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Time To Railroad?

It is highly appropriate that the software at the center of the underlying case was code for controlling model trains. Because model train control software is, in a way, where FOSS began.

As Steven Levy recorded in his 1984 book Hackers, the first true hackers were members of the Tech Model Railroad Club (TMRC) at MIT in the late '50s, and the first memorable articulation of the principles on which the FOSS movement are based was the Hacker Ethic espoused by the members of TMRC.

The model railroaders—specifically, members of the Signals and Power Subcommittee of the TMRC—spent hours on their backs under the monster table that supported a room-sized world of HO-gauge tracks and scale models of roads and buildings and trees. They were managing the spaghetti wiring that supported the multiple controllers and trains that ran on those tracks.

When the first class in computer science was offered at MIT, taught by some crazy guy named John McCarthy, the TMRCers already had a complex system that they were trying to manage. Many famous hackers came out of the TMRC, as did, you could argue, the philosophy behind free software.

Interestingly, the control system under the table in the model railroad room would seem to have dealt right from the start with the problem in Jacobsen v Katzer, in that it managed signals from multiple controllers distributed to different sections of track. Complex model train systems have been revisiting that problem for forty years. What this means in terms of prior art in Jacobsen v Katzer is a matter for others to decide.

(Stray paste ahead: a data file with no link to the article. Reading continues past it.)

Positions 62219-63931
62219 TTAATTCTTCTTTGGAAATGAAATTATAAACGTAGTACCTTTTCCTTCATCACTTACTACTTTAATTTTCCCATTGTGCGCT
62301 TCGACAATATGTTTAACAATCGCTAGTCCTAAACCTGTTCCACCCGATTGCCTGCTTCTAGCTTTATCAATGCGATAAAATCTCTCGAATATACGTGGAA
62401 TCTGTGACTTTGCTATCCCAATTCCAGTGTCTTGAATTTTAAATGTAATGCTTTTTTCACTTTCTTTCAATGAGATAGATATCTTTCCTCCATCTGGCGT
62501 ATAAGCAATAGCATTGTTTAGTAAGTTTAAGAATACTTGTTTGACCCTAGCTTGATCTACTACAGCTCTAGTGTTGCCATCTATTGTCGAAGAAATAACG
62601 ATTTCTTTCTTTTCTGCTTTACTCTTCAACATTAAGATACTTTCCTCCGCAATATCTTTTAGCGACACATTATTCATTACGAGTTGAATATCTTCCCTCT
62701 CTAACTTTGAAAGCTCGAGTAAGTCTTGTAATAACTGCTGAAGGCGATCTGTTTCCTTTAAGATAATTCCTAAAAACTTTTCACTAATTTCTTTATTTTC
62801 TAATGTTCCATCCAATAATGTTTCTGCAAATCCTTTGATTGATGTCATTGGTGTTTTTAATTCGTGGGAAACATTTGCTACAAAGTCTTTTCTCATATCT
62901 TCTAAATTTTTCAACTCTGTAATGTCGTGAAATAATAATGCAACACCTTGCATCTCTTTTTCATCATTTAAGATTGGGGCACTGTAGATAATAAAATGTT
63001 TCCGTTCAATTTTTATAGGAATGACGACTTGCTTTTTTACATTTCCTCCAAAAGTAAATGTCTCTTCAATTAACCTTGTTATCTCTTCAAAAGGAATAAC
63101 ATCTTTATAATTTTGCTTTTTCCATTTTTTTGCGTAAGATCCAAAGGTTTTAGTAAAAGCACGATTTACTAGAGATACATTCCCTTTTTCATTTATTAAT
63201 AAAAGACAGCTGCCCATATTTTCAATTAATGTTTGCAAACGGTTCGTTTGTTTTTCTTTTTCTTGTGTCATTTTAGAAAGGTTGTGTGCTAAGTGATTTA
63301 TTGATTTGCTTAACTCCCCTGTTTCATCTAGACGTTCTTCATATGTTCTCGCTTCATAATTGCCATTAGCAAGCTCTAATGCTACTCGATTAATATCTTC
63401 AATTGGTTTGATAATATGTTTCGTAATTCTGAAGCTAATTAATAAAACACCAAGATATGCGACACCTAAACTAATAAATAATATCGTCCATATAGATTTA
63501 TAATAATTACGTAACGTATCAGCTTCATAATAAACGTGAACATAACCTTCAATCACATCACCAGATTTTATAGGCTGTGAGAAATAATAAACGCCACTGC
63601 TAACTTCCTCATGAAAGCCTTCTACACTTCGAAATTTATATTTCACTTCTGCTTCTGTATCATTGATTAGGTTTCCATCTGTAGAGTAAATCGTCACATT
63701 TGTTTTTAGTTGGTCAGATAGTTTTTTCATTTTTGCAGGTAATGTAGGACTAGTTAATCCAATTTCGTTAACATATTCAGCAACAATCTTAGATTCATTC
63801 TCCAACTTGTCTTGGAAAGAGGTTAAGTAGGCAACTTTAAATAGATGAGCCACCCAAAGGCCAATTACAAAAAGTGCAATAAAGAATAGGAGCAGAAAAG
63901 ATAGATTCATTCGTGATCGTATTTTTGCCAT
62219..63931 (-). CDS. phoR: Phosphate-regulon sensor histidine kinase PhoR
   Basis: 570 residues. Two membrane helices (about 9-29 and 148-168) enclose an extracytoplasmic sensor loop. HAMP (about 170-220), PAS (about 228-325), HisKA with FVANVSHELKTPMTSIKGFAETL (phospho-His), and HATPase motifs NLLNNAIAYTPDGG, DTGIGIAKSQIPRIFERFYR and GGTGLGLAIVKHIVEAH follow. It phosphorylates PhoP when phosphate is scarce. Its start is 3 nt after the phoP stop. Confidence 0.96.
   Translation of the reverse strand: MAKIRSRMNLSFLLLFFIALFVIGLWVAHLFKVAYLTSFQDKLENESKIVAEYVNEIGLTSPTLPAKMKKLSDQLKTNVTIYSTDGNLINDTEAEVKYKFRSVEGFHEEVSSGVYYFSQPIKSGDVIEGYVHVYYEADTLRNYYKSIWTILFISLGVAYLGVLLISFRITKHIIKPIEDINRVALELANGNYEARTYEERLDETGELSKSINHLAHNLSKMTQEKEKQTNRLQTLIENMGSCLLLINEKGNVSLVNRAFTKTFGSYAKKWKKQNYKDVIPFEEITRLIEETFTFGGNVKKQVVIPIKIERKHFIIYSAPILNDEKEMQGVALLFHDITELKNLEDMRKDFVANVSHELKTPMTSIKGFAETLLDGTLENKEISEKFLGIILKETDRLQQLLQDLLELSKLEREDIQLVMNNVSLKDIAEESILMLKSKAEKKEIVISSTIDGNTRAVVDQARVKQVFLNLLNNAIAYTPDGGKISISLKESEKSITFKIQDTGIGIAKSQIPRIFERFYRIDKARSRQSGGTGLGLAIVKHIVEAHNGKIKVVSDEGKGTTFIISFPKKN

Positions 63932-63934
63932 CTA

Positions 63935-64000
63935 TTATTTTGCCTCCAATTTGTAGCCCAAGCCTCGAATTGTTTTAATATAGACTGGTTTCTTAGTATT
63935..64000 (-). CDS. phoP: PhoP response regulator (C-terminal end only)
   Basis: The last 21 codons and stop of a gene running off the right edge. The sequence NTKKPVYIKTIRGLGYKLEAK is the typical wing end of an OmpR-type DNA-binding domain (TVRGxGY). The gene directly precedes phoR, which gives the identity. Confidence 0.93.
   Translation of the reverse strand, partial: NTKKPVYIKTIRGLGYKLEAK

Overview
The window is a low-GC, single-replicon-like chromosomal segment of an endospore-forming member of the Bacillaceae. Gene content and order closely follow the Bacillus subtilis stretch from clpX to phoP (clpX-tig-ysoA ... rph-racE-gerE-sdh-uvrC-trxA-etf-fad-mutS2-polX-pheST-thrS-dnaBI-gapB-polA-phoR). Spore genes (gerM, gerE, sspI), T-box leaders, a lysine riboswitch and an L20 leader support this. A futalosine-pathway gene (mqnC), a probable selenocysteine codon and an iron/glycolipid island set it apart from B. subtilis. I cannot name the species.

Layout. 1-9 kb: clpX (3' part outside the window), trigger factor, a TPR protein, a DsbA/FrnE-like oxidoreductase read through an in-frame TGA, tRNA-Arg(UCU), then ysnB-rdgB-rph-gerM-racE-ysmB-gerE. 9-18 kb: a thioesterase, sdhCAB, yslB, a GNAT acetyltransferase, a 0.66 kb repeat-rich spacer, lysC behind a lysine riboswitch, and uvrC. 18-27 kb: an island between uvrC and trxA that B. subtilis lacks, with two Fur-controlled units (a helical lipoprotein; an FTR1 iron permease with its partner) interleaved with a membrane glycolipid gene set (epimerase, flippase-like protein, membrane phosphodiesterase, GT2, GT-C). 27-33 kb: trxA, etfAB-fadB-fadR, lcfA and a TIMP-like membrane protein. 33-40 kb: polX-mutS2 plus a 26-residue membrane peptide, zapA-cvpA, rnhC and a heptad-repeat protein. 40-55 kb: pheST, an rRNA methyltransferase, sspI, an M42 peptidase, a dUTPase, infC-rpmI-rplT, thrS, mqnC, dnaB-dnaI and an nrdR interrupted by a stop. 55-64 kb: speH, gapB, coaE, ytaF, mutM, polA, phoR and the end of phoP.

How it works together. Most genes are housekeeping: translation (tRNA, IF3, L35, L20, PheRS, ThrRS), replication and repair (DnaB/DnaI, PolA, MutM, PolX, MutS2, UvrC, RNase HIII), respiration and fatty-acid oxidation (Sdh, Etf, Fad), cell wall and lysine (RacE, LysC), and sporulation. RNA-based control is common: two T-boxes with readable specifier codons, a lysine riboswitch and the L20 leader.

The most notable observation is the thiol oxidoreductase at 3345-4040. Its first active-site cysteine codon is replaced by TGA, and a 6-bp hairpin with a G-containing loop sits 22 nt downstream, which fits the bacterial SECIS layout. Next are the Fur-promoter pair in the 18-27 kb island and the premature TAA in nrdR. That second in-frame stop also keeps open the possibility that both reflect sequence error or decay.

Credit where credit is due: It would be easy to think that the case was simply a matter of a more savvy court correcting a misguided one, but in fact a lot of work went on behind the scenes to ensure that the decision ultimately came out the way it should—and did. Credit goes of course to Bob Jacobsen for bringing the case and standing up for FOSS. But credit also goes to the lawyers and consultants who offered time and expertise, often for free: Jacobsen's lawyer, Victoria Hall; the authors of the amici brief from Creative Commons, Chris Ridder and Anthony Falzone; Mark Radcliffe, Lawrence Lessig, Karen Copenhaver, Allison Randal, Roberta Cairney, Larry Rosen, Scott Peterson, David Gross, and Steve Chiari; plus the Stanford Center for Internet and Society, the Linux Foundation, Perl Foundation, HP, OSI, and others.

An individual identified as GrayHairPgmr on Lessig's blog put the ruling in this perspective:

In my not so humble opinion, software IS a service, the code is only one delivery vehicle. SaaS is redundant and proprietary software is an oxymoron. This ruling begins a process of building a meaningful legal framework for software commerce.

It's a big deal.


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